INDIA

Meeting aims to end standoff in Himalayas

Indian and Chinese military commanders met Saturday to try to resolve a bitter standoff along their disputed frontier high in the Himalayas, where thousands of troops are mobilized. There were no immediate details available on Saturday’s meeting.

Both India and China have provided little official information on the standoff, but media in the two countries have closely covered the escalating tensions.

Indian officials say the standoff began in early May when large contingents of Chinese soldiers entered deep inside Indian-controlled territory at three places in Ladakh, erecting tents and posts. They said the Chinese soldiers ignored repeated verbal warnings to leave, triggering shouting matches, stone-throwing and fistfights.

India also mobilized thousands of soldiers.

Chinese and Indian soldiers also faced off along the frontier in India’s northeastern Sikkim state in early May.

China has sought to play down the confrontation while saying the two sides were communicating through both their front-line military units and their respective embassies to resolve issues.

— Associated Press

Militant attacks kill 14 Afghan security personnel: Two separate militant attacks left 14 Afghan security personnel dead in the northeastern province of Badakhshan and in Kabul, the capital, officials said. A roadside bomb killed 11 security force members in Badakhshan when it tore through a security vehicle responding to attacks on checkpoints in Khash district. An hour-long gun battle erupted in Kabul's Gul Dara district when insurgents attacked a police checkpoint, killing three police officers, said Interior Ministry spokesman Tariq Arian. Afghan officials said the Taliban had carried out the attacks, although no one immediately claimed responsibility.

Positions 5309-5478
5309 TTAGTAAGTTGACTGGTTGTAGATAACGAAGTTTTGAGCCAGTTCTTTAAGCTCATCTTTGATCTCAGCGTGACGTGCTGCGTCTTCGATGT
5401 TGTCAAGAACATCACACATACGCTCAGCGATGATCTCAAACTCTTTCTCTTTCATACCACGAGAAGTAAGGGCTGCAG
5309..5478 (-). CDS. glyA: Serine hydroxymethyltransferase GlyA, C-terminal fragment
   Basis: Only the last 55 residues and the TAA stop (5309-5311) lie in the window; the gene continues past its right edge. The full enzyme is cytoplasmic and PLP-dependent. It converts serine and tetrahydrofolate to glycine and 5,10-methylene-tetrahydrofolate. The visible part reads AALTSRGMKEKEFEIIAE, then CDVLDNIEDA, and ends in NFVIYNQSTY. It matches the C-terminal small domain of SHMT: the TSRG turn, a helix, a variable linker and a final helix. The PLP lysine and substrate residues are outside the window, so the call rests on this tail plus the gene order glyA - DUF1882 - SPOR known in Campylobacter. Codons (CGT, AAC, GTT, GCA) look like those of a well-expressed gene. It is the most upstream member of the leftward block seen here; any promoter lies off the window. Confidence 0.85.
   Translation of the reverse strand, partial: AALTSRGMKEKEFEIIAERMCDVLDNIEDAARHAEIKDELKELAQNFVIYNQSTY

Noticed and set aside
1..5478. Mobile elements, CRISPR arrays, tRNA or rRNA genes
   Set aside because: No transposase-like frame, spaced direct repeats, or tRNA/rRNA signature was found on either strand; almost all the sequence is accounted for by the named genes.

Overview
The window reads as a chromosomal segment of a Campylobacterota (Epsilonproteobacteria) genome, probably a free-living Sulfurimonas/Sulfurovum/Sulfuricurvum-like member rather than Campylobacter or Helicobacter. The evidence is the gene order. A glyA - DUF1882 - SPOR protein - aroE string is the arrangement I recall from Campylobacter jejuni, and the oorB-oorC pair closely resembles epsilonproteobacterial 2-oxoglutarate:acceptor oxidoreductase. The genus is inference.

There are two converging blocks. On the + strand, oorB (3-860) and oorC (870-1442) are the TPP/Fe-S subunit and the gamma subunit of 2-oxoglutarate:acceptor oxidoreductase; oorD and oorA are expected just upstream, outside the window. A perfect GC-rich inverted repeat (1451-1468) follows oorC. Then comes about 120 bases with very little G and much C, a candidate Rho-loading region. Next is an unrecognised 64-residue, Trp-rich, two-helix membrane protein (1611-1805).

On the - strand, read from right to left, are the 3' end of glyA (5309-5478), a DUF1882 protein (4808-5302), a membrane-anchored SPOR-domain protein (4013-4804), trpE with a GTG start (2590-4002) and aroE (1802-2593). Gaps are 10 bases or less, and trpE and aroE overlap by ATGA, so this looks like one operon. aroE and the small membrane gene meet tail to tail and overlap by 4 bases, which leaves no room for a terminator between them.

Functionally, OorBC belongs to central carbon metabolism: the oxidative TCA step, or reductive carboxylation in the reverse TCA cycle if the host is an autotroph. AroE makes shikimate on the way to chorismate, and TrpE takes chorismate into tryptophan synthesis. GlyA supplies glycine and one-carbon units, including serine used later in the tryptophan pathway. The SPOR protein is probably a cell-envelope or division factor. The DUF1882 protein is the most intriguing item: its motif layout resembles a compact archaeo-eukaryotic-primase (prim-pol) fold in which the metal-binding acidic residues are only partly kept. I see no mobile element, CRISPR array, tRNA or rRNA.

Taiwanese presidential nominee kicked out as mayor: Voters in the Taiwanese port city of Kaohsiung have ousted their mayor, whose failed bid for the presidency on behalf of the China-friendly Nationalist Party earlier this year brought widespread disapproval among residents. The number of votes to recall Han Kuo-yu far exceeded the 574,996 needed to remove him. Han accepted the result, but he blamed the media in part, saying he had been subjected to "constant smears, rumors and attacks." The success of the recall vote is a further blow to the Nationalists, who moved their government to the island after Mao Zedong's Communists swept to power in mainland China in 1949.

Malaysia tells Goldman Sachs that $3 billion isn't enough: Malaysia's new government would not be willing to accept even compensation of $3 billion from Goldman Sachs in a settlement over the 1MDB scandal, the finance minister said. Malaysia has charged Goldman Sachs and 17 current and former directors of its units for allegedly misleading investors over bond sales totaling $6.5 billion that the U.S. bank helped raise for sovereign wealth fund 1Malaysia Development Bhd. Finance Minister Tengku Zafrul Aziz said the legal case is still ongoing. "As long as the amount is not something we think we can accept, then we continue with the legal case," he said.

Kosovo lifts trade barriers with Serbia, clearing way for talks: Kosovo's newly elected government has removed trade barriers for goods produced in Serbia, clearing the way for a resumption of talks with Belgrade on an agreement that could enable the tiny Balkan country to get United Nations membership. Prime Minister Avdullah Hoti said Kosovo had acted in accordance with demands from the United States and the European Union. Hoti said he expected Serbia to stop its campaign against Kosovar independence, which is focused on persuading countries to withdraw recognition of Kosovo and block its membership in international organizations.

— From news services